4. Reporter, photog remain in hospital
    San Diego TV reporter Marie Coronel and photographer Mike Gold remain hospitalized after being hit by a falling tree while doing a early morning story. Gold had surgery for a compound leg fracture and Coronel is in intensive care with publicly unspecified injuries and is set for Thursday surgery. (KGTV)
  5. Stayin' alive
    The Tampa Bay Times, which Poynter owns, will print the rival Tampa Tribune. It's the sort of mutually beneficial cost-cutting move that's in play elsewhere, including Chicago, Boston and Dallas, as papers struggle with crumbling revenues. (Poynter)
  6. Lost and found
    My spouse suggests I suffer from ACRS (Anachronistic Cultural Reference Syndrome). Well, here we go again: Eric Clapton, Van Morrison, Neil Young, Joni Mitchell, Bob Dylan, Ronnie Wood and Ringo Starr were among those at the last concert of The Band at San Francisco's Winterland in 1976. It was the concert shot by Martin Scorsese for his fabulous documentary, "The Last Waltz." The San Francisco Chronicle thought it had lost all its photos of the show. The paper's library director, Bill Van Niekerken, and culture critic Peter Hartlaub were looking through shots of a 1980 Bread and Roses show featuring Joni Mitchell playing guitar with B.B. King and guess what they found after 40 years? (The San Francisco Chronicle)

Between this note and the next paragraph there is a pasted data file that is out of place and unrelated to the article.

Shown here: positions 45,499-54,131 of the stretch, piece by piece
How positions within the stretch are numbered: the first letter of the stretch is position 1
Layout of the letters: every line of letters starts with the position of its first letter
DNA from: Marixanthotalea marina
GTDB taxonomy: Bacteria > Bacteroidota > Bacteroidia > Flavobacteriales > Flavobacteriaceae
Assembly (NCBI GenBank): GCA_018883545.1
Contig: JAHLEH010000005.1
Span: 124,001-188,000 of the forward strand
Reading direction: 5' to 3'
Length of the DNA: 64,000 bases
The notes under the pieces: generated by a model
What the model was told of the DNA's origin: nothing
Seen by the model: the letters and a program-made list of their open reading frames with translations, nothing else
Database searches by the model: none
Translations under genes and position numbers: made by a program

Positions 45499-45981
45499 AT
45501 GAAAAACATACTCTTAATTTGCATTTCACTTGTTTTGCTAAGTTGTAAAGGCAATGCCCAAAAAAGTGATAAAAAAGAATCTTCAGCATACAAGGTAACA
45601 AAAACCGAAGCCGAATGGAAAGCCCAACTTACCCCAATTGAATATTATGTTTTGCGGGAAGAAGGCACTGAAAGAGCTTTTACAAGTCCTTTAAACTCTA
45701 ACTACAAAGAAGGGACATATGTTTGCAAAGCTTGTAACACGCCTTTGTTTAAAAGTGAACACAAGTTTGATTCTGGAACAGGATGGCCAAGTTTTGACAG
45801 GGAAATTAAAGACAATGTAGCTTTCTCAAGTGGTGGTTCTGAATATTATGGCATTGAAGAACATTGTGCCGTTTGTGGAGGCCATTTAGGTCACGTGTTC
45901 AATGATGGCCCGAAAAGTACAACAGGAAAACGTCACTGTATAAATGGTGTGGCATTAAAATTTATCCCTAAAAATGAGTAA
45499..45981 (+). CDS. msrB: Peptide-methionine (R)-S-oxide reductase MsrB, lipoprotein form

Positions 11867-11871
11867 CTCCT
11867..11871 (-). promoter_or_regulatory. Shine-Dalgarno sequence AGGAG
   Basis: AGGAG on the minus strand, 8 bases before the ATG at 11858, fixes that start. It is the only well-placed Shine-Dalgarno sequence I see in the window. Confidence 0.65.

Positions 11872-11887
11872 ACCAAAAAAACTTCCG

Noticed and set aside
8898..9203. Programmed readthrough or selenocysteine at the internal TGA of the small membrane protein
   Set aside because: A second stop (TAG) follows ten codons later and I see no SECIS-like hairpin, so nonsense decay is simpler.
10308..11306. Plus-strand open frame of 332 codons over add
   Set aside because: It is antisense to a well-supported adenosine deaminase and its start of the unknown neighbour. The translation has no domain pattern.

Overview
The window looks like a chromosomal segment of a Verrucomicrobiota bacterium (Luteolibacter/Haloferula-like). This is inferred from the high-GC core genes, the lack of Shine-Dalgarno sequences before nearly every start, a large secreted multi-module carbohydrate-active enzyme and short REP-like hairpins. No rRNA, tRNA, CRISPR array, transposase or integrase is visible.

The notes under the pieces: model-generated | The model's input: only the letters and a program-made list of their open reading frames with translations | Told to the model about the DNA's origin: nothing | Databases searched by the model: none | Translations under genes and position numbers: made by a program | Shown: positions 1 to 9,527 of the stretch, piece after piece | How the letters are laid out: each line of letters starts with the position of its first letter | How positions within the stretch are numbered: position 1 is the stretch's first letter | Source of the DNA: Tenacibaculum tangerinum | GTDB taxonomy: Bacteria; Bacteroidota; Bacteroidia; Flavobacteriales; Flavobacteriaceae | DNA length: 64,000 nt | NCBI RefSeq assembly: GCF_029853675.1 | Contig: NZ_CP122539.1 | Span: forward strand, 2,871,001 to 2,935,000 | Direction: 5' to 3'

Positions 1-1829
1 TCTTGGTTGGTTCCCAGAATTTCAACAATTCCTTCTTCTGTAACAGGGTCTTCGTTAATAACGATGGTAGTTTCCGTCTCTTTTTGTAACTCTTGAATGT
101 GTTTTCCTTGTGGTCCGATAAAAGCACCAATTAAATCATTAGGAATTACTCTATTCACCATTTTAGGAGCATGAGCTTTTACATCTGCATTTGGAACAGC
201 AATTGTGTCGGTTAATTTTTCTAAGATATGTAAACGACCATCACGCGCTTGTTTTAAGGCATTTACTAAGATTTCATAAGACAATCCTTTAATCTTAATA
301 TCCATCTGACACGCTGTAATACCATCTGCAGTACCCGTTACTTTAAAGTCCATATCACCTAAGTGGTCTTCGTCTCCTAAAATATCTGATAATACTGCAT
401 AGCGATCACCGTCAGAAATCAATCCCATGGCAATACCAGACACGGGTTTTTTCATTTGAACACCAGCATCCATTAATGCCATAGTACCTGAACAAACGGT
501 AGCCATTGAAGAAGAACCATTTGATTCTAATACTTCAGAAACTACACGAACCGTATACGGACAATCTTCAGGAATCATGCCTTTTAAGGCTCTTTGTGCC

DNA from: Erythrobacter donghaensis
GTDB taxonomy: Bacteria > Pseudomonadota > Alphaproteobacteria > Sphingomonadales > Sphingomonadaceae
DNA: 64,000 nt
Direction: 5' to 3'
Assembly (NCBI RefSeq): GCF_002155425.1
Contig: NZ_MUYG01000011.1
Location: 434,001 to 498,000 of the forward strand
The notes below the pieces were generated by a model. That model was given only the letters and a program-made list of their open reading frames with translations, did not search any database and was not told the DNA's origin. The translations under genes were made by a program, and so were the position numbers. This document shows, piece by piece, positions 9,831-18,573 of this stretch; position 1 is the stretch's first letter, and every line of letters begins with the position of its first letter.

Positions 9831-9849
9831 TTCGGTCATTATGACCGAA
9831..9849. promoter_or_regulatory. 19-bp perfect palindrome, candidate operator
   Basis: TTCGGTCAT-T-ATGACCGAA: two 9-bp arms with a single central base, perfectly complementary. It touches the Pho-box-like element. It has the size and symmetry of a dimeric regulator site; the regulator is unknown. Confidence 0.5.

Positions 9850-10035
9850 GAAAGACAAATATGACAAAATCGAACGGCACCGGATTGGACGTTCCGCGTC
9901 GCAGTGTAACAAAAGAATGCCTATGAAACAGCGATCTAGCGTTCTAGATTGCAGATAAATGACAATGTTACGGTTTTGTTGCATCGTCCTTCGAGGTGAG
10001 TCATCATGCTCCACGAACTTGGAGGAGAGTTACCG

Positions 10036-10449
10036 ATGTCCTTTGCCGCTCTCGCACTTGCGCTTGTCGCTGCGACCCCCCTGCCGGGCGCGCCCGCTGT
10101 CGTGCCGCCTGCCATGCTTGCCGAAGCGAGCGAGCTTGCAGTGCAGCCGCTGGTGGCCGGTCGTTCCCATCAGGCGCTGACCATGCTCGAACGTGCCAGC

7. Harper's Magazine editor gone after third issue
    Harper’s publisher and CEO Rick MacArthur has bid farewell to Christopher Cox after less than three months atop the 165-year-old publication. "I can confirm that I have been terminated from Harper’s Magazine because of editorial differences with the publisher,” Cox emailed Gawker. “I’m not prepared to say more than that at this time.” (Gawker) Well, before he left he did edit a good contrarian Richard Manning piece on why the Iowa caucuses are truly important and how, "Far from being an outlier, Iowa plays a central role in American culture." (Harper's)
  8. A first for women (sort of)
    ESPN The Magazine named Alison Overholt, the editor of espnW, "the first woman to be the editor of a major sports magazine in the US." (New York Post) I guess that depends on what you consider to be major. Anybody remember womenSports, which was nominally overseen by tennis great Billie Jean King when founded in 1974? It was really run by Rosalie Wright. Before it folded, onetime Harvard doctoral candidate Le Anne Shreiber was the editor and then moved on to be the first female editor of a major daily's sports section, at The New York Times. Perhaps fittingly, she would later serve as ESPN ombudsman.